Plans?! Ha! Can you hear Birdie laughing? She’s snickering right now as she grazes in her paddock next to her best buddy… Buddy
My plan on Sunday was to get up bright and early and take Birdie for a road ride to get her off the property and give her a bit of variety. But Birdie was having none of it… she did not want to leave the farm or her mates who were having a lazy Sunday morning and not being made to work. I was 5 minutes into the road ride when I decided it was best to change the plan and head home. She was stressed and wasn’t listening and given we were on the road, I was concerned that someone might get hurt especially if a car came around a corner too fast. There’s a lot of roadkill on the road I graze on and I didn’t want either of us to end up like that. I ended up getting off and walking her for a bit to take the pressure off.
Birdie is a green little budding baby (although she is 8) who still has a lot to learn and is still learning to trust this stranger (me) who was thrust into her life a month ago and took her away from her familiar life. A road ride with me was a step too far for her today.
Another step too far was standing still while mounting when we got back. She has a few bad habits we’ve been working on and this is one of them. She used to have that fun off the track thoroughbred thing where she marches off as soon as you get on which we nixed pretty quickly. But I realised today she’s been doing this thing where she will stand still next to the mounting block until you move to the stirrup and then she steps back a few steps and swings her butt away from you which often means you end up hopping on one foot or having to walk her in a circle to start again. She only does it when you mount from the correct side though, she stands perfectly still when you get on from the other side. She does her little move so perfectly it’s like a crazy person who likes a challenging mounting situation has trained her to do it.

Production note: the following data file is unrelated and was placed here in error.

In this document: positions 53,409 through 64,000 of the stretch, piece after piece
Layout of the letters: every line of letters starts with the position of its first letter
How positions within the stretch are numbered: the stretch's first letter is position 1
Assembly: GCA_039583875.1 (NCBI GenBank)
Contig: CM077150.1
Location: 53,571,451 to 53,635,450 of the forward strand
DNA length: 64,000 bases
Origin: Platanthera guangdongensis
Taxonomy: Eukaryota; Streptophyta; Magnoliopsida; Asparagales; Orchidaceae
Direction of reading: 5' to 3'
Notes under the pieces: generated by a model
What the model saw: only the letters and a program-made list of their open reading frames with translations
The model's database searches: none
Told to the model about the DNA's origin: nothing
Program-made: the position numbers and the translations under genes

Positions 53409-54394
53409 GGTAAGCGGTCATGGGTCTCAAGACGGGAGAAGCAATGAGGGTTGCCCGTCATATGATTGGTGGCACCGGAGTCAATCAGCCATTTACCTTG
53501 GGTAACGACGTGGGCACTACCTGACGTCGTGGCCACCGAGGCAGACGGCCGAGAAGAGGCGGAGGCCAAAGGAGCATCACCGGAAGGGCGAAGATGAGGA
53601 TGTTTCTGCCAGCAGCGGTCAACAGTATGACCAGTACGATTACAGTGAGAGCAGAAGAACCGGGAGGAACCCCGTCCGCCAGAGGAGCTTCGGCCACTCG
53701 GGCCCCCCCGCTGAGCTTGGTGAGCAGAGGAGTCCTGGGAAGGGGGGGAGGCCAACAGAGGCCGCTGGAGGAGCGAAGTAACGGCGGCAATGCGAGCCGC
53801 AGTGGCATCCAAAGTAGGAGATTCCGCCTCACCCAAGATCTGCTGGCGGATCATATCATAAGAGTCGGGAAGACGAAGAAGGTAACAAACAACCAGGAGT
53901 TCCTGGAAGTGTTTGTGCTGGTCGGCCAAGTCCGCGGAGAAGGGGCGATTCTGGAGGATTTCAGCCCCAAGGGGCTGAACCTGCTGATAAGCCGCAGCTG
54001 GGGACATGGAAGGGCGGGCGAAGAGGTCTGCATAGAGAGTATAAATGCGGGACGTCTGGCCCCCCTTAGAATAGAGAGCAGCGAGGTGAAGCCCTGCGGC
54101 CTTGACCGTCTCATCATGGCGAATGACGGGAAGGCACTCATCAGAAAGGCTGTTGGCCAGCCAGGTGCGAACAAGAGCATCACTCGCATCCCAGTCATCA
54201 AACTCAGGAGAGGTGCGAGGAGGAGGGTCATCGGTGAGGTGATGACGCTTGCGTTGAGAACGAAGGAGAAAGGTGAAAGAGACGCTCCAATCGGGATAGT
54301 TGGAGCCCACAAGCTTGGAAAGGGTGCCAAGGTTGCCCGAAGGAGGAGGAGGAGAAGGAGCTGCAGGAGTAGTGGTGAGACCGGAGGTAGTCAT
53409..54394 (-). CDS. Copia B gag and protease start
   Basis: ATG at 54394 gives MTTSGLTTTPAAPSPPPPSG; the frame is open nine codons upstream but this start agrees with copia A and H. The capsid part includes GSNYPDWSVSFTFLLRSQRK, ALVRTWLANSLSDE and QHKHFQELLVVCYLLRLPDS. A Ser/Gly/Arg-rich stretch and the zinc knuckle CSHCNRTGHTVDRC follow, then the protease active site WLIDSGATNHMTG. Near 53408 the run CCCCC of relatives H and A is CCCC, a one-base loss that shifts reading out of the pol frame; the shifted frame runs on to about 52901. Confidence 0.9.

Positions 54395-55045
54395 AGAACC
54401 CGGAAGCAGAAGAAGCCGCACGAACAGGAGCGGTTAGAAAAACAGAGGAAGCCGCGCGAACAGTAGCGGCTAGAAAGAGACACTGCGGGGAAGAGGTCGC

So instead of a fun ride, little green Birdie and I spent 40 minutes re-learning how to stand still next to a mounting block (or chair in this case) and not swing your butt when your short owner is trying to get on. I ended up having to get a whip to reach over and press against her flank to push her butt back to me. By the end of the session, we did it three times in a row perfectly and I left it there on that good note.
It was a good reminder that even though Birdie is whip smart and learns fast, she’s still uneducated and is still learning to trust me and she is sometimes going to not want to, or just can’t, go with the plan.
We’re going to try the road ride again this weekend but this time we’re going with two of the other grazers so Birdie has some moral support. We’ll also keep on smoothing over those rough edges and turning bad habits into good habits.
Here are some of the things we’re working on at the moment:
- Standing still and not moving off straight away when mounting
- Picking up and putting down hooves on command and not trying to rip them out of my hand while I pick them out (this is already a million times better than when she arrived)
- Standing quietly when tied up and not trying to make a great escape when I go to the tack room
- Not trying to bite my elbow or head or any other body part off when tightening the girth
There’s a bit to do but it’s all part of the journey and we’ll get there one day.